The head of the world’s most valuable company has stopped flying commercial.
Apple now requires CEO Tim Cook to fly a private plane for “all business and personal travel,” according to a regulatory filing on Wednesday.
“This policy was implemented in 2017 in the interests of security and efficiency based on our global profile and the highly visible nature of Mr. Cook’s role as CEO,” the company wrote in the filing with the Securities and Exchange Commission.
That puts Cook in good company. Facebook CEO Mark Zuckerberg and Disney CEO Bob Iger both rely on private planes for all their personal travel, according to the most recent company filings for each.
Apple’s total tab for Cook’s personal trips on the private plane was $93,109 in the 2017 fiscal year, which ended in September. The personal travel costs are added to Cook’s overall taxable income for the year.
Cook’s total compensation was $12.8 million in 2017, up nearly 50% from the previous year, according to the filing. The pay increase came from a larger bonus because Apple beat its goals for annual sales and operating profit.
It’s a notable reversal from 2016 when Cook’s pay was cut 15% for missing goals. In 2016, Apple suffered shrinking iPhone sales and its first annual sales decline in 15 years.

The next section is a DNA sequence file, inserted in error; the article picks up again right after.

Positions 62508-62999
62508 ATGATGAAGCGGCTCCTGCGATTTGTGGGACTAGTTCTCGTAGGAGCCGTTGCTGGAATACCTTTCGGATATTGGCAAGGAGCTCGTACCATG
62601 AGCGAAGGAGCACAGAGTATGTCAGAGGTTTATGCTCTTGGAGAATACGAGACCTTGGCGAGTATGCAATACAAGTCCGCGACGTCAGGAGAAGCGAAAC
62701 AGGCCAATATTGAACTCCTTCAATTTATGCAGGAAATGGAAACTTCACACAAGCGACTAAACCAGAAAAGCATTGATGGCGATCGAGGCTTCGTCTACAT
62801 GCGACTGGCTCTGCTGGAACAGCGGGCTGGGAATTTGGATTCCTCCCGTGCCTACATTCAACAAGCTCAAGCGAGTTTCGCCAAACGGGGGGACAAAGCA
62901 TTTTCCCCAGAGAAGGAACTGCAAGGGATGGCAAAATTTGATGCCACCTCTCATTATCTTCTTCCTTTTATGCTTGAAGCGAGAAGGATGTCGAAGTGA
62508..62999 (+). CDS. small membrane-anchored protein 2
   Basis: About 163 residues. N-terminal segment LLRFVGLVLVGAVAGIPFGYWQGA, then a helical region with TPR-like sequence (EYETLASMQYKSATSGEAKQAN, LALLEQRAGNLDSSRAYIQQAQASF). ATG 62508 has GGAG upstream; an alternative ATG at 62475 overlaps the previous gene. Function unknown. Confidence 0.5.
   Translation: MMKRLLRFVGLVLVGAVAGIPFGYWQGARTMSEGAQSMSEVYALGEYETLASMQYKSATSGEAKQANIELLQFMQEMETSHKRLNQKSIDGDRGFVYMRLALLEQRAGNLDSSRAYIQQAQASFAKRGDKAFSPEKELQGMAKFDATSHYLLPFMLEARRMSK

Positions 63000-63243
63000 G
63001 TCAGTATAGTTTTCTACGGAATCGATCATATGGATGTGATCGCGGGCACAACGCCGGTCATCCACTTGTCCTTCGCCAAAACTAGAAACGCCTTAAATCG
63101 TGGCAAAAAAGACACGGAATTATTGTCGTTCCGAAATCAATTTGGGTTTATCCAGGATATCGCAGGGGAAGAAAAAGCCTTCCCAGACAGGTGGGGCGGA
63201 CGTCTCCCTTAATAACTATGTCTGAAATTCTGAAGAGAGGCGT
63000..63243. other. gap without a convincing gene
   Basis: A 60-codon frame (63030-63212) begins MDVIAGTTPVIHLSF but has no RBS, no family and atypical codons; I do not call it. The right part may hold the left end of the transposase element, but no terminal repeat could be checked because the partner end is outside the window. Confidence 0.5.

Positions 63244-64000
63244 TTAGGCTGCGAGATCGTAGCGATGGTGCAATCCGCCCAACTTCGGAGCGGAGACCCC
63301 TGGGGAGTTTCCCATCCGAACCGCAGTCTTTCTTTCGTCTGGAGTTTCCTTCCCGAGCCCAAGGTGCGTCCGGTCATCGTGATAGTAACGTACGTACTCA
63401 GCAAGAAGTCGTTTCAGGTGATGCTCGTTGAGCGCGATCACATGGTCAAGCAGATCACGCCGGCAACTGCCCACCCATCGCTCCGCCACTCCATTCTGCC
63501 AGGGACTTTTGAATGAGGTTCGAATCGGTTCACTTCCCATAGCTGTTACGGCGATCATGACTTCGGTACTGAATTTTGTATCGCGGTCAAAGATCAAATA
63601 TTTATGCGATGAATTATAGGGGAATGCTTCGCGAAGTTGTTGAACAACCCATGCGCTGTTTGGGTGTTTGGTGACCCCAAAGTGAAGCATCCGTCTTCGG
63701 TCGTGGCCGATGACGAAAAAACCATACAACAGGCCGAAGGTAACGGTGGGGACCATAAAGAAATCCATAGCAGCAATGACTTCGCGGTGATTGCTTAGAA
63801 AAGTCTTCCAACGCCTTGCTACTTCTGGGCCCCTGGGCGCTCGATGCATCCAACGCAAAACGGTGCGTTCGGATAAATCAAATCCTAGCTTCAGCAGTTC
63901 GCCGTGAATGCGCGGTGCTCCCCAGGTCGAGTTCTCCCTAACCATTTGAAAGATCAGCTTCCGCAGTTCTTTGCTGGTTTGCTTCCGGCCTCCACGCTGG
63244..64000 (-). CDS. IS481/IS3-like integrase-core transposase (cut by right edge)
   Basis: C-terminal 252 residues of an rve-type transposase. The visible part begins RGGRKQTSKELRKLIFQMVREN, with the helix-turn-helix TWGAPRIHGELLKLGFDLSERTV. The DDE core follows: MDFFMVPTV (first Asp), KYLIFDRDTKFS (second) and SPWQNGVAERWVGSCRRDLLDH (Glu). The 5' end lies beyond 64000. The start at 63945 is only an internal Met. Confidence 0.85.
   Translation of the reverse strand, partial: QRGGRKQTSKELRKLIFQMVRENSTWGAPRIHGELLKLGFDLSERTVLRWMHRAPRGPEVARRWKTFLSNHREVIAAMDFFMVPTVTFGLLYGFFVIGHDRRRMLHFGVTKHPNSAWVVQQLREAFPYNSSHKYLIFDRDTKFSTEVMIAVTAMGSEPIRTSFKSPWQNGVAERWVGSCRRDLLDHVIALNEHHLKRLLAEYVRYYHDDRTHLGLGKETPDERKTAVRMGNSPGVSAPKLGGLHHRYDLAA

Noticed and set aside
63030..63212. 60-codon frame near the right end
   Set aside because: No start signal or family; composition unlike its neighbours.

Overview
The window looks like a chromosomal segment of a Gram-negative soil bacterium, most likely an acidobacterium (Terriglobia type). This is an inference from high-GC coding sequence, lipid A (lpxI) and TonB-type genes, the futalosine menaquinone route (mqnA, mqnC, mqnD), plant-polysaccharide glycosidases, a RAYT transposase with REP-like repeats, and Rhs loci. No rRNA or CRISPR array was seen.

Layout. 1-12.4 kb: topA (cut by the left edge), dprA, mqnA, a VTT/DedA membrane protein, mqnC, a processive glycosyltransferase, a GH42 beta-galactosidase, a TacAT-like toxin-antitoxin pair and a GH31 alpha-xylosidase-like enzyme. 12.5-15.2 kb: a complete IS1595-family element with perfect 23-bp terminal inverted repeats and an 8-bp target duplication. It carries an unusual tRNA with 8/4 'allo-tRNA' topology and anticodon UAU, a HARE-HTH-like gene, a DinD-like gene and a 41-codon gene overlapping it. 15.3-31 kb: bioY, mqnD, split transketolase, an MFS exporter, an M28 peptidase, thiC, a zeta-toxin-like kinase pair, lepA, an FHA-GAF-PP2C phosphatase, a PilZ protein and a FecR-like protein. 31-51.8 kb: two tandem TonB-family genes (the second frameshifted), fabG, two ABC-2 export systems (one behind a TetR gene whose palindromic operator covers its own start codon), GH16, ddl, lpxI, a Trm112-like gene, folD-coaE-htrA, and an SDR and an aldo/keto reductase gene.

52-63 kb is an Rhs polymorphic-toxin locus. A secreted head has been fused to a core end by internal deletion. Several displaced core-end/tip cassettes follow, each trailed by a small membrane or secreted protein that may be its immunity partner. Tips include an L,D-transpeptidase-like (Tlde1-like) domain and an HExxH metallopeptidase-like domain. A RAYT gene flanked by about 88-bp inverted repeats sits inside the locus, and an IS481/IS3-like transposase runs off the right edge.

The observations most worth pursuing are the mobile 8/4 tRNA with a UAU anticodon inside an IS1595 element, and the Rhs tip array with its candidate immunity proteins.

Since then, demand for Apple’s newer iPhone models has been strong, and the company has gotten continued traction from its services division, which includes Apple Pay, AppleCare and digital content.
Even with the larger bonus, however, Cook’s compensation was the lowest of any member of his executive team disclosed in the filing. Angela Ahrendts, the former CEO of Burberry and now head of Apple’s retail operations, topped the list with $24.2 million in total compensation.
However, Cook is also sitting on a pile of Apple stock. In 2017, Cook received a previously disclosed $89 million stock payout as part of a welcome package dating back to 2011. Including that amount, Cook’s total pay for the year topped $100 million.
Cook has previously said he will give nearly all his wealth to charity, with the exception of a certain amount set aside for his nephew’s college education.